A few months ago, a woman posted a story online about a Syrian family that had been living in the D.C. area for the past four years. The father, an Uber driver, was struggling to make ends meet. Money that had once gone to pay rent or to buy diapers for his youngest child was needed instead to pay for his wife’s medical bills since their Medicaid coverage was cut off. He had family and more support available in California, but the airfare was impossible. He posted an ad to sell his daughter’s bed, hoping to raise $15. A woman, a stranger, came across the man’s ad and posted his story to a Google Group asking for help. Within three days, a group of D.C. residents collectively contributed $2,500 and enough airline miles to fly the family of four from Virginia to California. Kenn Speicher, one of the dedicated members of this group, called this effort “the power of the network.”
The network to which Kenn referred is the Northern Virginia Friends of Refugees (NoFR). The group is comprised of six hundred forty members representing faith communities, NGOs, elected government officials, refugee communities, businesses, and schools. It is dedicated to mobilizing communities to support resettled refugees in the greater Washington area. With its mission of “making every refugee feel welcome and every resident a welcoming friend,” NoFR engages in three types of programs: advocacy, life-skill training programs, and community events.
I spoke with Kenn, a dedicated member of the NoFR executive committee, who is no stranger to helping those in need. He was involved in numerous Methodist Church mission trips to Haiti after the 2010 earthquake and then became more involved with the church’s immigration services. NoFR founders Wendy Chan and Norma Kacen were disheartened by the political rhetoric attacking refugees in 2016 and decided to educate their community with forums on refugee resettlement. NoFR invited speakers from a number of government agencies, resettlement organizations, and the refugee community itself. These forums sparked a lively dialogue. Chan and Kacen built on this, forming a movement committed to delivering local, community-based solutions for refugees and host communities.
“Imagine if you moved to a brand new country, unable to speak the language, unaccustomed to its culture,” said Kenn. “You need medical attention, but you don’t know how the healthcare system works or what documentation to bring or how to interact with medical staff. These are just some of the problems newly resettled refugees face in the U.S.”
This challenge inspired one of the programs of which Kenn is most proud. NoFR, in partnership with Georgetown Medical School first year medical students, is producing a series of short medical orientation videos in several languages for refugee families to better prepare them for interactions with the U.S. healthcare system. The videos also serve to bring attention to the particular needs of resettled refugees in the area and to better tailor medical practices to the refugee population.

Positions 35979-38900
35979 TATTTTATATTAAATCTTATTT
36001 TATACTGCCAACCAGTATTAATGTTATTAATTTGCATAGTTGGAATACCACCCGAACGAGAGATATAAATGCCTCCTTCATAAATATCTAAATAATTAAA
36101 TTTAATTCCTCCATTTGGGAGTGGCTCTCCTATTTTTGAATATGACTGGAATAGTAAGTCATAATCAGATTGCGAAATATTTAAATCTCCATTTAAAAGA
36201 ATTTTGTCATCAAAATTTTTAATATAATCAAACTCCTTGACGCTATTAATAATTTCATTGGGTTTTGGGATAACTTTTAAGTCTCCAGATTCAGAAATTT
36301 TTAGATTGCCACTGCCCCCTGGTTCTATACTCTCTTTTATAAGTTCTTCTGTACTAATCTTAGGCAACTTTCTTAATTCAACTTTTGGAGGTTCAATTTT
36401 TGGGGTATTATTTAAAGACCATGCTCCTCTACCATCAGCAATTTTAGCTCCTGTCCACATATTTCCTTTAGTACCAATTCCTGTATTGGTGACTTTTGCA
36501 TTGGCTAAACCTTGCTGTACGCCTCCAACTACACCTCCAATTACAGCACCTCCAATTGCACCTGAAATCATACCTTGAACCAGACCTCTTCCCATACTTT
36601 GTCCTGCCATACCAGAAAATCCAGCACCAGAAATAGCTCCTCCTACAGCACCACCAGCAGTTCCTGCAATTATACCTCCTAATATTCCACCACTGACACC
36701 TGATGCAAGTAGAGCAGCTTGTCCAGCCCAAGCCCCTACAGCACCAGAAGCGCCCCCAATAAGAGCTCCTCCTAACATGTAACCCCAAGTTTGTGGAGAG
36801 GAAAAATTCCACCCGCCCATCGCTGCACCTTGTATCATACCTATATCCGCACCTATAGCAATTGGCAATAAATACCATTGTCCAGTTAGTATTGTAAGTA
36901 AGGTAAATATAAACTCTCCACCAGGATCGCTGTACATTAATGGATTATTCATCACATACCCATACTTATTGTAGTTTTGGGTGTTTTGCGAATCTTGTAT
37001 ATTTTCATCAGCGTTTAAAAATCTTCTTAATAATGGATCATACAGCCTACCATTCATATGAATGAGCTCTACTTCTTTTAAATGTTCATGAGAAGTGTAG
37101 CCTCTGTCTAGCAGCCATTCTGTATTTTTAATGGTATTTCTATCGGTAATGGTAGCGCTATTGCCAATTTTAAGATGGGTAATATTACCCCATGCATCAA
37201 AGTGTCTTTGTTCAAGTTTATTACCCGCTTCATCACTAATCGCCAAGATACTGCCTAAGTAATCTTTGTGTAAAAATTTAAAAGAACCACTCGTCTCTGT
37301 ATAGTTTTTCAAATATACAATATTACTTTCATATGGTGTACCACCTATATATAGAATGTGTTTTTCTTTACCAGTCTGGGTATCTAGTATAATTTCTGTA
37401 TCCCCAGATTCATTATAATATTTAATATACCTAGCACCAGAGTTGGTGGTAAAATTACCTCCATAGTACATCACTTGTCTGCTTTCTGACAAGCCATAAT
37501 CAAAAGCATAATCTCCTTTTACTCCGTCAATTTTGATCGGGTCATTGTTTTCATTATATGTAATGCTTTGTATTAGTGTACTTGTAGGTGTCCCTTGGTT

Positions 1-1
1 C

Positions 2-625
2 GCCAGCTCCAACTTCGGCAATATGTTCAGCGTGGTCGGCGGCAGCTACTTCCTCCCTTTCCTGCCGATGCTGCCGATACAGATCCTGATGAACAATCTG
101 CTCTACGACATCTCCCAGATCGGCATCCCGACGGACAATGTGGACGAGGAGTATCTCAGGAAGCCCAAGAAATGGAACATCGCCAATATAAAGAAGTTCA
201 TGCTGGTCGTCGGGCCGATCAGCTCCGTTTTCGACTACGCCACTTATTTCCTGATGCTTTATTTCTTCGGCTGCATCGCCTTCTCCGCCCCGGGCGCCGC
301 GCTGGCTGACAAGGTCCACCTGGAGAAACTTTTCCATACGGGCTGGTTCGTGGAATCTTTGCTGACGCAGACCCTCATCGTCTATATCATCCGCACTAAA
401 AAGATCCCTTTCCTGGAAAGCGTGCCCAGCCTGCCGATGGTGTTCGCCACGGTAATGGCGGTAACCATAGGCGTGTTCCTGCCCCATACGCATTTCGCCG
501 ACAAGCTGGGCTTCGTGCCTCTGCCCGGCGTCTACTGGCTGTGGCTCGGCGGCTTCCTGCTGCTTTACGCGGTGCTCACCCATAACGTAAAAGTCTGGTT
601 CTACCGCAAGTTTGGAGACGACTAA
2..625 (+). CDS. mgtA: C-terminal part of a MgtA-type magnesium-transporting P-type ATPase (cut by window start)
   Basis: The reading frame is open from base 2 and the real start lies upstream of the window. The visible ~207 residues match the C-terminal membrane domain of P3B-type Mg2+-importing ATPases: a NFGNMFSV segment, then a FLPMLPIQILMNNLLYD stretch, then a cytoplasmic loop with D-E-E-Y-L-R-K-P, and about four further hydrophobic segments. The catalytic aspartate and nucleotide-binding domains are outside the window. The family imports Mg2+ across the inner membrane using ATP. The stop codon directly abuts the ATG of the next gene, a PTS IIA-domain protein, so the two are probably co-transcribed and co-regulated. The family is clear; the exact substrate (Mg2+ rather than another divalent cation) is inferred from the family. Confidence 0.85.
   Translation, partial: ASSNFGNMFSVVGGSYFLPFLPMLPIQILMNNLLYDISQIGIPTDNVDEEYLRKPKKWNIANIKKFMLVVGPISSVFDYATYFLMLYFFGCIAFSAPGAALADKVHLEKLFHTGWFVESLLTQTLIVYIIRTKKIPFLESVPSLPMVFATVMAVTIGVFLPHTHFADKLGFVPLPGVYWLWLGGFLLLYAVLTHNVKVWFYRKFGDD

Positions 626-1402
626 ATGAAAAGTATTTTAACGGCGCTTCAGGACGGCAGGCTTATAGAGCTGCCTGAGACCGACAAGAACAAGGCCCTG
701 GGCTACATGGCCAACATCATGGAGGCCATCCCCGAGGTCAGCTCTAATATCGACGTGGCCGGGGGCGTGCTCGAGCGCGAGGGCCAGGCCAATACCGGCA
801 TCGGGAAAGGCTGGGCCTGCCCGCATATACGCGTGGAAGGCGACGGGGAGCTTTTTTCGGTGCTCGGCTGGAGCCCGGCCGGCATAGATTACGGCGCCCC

Today, NoFR strives to create welcoming communities for refugees by encouraging people to meet refugee families, to take the time to understand their stories and what they have experienced. The group facilitates community outreach to resettled refugees and their host communities through special events, such as the upcoming One Journey Festival this June at the National Cathedral. They also send regular updates on social media sites such as Facebook and hold community education events. They publicize available medical and social services, employment training, job openings and resources available from other government and private organizations. The group works to rally citizen volunteers, organizations and refugees themselves to work together to create local solutions and build welcoming communities for refugees and their neighbors.
The stories Kenn shared with me exemplified this mission. He told me of a young Afghan girl, who came to the United States to pursue two graduate degrees, knowing that, someday, she wanted to become a member of the Afghan government. She didn’t know the area, and her stipend provided limited funds for housing. After hearing her story, the NoFR community helped her find affordable housing so she could pursue her dream. Then there is the Sudanese man who arrived in Virginia with next to nothing. He started his own company selling coffee. He leveraged his network, learned about American markets, and grew a sustainable business. His profits now help his village back in Sudan, and he speaks at several NoFR events.
Meeting refugee families, understanding their stories, empathizing with the conditions they have fled – this is the way to create welcoming communities. As Kenn so beautifully puts it, “interpersonal experiences transcend politics.”
Jessica Thea, an intern at Refugees International, is the author of the “Welcoming Communities” series.